Trumbull’s Town Council unanimously enacted the long delayed False Alarm Abatement ordinance last Monday evening.
Is it needed? Chief Thomas Kiely stated that “in 2011 the Police department responded to some 2,550 alarm calls – nearly 99% of them false,” making these the department’s most frequent calls for assistance.
Our police respond to every one – usually with two cars for safety purposes. They treat each as a crime in progress and record them as false only after completing their on site investigations.
This diligence is expensive. Chief Kiely estimates it at the cost of one full time officer – all told, a round number of $90,000 – and added “if I could cut this by 50% I’d be happy.”
If there’s solace, it’s that Trumbull’s false alarm rate is in line with the national rate.
The Ordinance - Summarized
The ordinance will take effect on January 1, 2013. Owners of all activated alarms must register with the police department by that date. Registration is free, as are annual renewals. When a property is transferred the new owner or tenant must register within 30 days.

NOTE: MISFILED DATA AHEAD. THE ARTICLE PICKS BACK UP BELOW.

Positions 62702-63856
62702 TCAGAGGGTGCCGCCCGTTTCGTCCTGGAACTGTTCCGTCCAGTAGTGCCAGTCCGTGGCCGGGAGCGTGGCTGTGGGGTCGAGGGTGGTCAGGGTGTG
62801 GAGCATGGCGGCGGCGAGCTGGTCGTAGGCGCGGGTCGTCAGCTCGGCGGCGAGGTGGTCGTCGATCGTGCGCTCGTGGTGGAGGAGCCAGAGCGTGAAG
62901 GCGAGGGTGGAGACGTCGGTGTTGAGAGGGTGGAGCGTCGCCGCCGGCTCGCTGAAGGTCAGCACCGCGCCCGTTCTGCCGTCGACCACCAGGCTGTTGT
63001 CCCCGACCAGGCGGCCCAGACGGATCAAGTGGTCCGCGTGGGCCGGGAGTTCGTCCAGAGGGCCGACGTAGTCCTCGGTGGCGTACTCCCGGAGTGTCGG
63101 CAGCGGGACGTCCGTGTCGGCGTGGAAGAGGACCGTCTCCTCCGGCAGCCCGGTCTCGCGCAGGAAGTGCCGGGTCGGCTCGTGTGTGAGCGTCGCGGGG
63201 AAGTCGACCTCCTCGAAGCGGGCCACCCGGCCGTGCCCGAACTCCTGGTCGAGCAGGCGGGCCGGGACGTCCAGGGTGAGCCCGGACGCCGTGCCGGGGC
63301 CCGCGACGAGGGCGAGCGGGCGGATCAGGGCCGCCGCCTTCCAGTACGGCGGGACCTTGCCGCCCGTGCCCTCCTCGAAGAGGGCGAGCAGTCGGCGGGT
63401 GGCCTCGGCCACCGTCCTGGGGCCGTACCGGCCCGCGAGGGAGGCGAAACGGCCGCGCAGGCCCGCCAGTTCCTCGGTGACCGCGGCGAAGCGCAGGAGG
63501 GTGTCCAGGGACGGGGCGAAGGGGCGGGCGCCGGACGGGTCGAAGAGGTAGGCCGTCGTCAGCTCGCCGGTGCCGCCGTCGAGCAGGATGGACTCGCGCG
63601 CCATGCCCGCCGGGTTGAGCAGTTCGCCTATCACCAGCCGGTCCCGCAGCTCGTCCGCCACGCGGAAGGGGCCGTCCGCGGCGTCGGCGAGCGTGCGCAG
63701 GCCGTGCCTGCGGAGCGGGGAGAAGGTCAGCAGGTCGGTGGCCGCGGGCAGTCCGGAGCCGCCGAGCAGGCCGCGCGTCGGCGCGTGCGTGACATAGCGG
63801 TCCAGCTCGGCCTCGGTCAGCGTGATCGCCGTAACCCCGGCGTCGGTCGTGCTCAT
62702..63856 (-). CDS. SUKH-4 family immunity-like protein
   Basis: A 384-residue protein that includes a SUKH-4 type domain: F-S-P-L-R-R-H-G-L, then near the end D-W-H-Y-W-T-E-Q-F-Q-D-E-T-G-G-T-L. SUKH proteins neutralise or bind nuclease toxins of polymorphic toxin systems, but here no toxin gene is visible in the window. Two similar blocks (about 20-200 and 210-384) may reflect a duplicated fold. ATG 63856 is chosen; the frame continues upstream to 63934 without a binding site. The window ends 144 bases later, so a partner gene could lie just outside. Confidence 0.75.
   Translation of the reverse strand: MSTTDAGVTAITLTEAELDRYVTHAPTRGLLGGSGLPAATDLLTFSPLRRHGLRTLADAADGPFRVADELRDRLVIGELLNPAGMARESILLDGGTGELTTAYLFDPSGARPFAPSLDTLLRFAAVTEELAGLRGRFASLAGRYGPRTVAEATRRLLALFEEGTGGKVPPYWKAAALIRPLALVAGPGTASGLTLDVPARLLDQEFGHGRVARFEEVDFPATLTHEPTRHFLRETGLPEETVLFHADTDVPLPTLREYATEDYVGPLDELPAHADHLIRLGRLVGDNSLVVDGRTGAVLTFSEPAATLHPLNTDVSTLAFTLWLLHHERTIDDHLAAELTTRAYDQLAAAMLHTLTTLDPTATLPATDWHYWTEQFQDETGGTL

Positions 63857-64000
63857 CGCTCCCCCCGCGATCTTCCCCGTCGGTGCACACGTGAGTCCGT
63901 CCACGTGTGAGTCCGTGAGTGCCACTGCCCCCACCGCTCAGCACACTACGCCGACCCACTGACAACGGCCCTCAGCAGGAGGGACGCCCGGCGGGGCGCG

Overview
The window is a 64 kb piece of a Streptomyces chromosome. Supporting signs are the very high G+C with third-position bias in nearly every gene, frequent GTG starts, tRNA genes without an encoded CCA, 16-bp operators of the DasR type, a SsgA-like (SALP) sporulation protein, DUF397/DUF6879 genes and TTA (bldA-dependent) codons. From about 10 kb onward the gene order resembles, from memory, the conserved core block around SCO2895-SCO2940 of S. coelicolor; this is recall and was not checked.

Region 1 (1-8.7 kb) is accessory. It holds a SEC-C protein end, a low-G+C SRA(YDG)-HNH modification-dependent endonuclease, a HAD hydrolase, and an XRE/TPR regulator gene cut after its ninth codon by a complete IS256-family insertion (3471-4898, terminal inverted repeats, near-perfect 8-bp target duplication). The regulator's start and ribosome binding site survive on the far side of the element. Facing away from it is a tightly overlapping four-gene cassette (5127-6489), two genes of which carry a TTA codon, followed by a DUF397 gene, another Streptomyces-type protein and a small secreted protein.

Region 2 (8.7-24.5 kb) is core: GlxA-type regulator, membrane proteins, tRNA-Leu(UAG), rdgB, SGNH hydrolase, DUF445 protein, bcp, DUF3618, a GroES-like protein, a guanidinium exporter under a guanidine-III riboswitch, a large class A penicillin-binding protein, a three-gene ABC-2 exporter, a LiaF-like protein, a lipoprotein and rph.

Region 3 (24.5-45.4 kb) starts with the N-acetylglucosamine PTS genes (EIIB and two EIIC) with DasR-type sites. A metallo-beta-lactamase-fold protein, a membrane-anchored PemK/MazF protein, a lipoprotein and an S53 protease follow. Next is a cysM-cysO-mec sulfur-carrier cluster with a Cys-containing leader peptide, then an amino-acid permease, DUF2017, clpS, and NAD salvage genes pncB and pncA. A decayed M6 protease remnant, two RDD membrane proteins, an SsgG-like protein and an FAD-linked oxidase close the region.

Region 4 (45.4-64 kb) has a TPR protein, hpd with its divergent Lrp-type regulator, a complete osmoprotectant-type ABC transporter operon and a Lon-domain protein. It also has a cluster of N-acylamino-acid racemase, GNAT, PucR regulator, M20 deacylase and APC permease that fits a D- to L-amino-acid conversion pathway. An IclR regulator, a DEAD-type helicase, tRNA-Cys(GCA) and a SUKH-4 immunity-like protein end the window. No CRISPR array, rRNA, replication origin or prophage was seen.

Every owner receives two free false alarm calls within a permit year (one year from the date of issue of a police department alarm permit). The next three will cost the owner $100 each, the three subsequent $125 and every call thereafter, $150.
The ordinance requires that owners of unregistered alarms pay a penalty of $100, plus a $50 fee for every subsequent incident in addition to the standard false alarm fee(s).
People who send false alarm will be required to attend an Alarm Awareness class, after which one false alarm will be stricken from their record.
One change the ordinance adds that should abate false alarm incidence is to require alarm service providers to use the dual verification protocol that has become the industry standard: unless the provider receives video or audio notification of a crime in progress every alarm will trigger a call to the owner. If the owner fails to answer the provider must make a second call to an alternate number before notifying the police.
All information collected under this ordinance will remain confidential to the town of Trumbull.
The police department will introduce the ordinance through the town’s website, local print and electronic news media; with presentations on channels 17 and 99; by Saturday morning presentations at locations around town, including Long Hill and Nichols Greens to educate, sign up alarm owners, enhance their own visibility and strengthen community relations; and via meetings with commercial property owners - who will then inform tenants of their obligations.
The police will also notify every alarm service provider that Trumbull now has a false alarm ordinance and require that each join in to make our police more effective and efficient.
This important ordinance may not push the whole cost of responding to false alarms onto those responsible, but it will relieve many taxpayers of a small but unnecessary burden.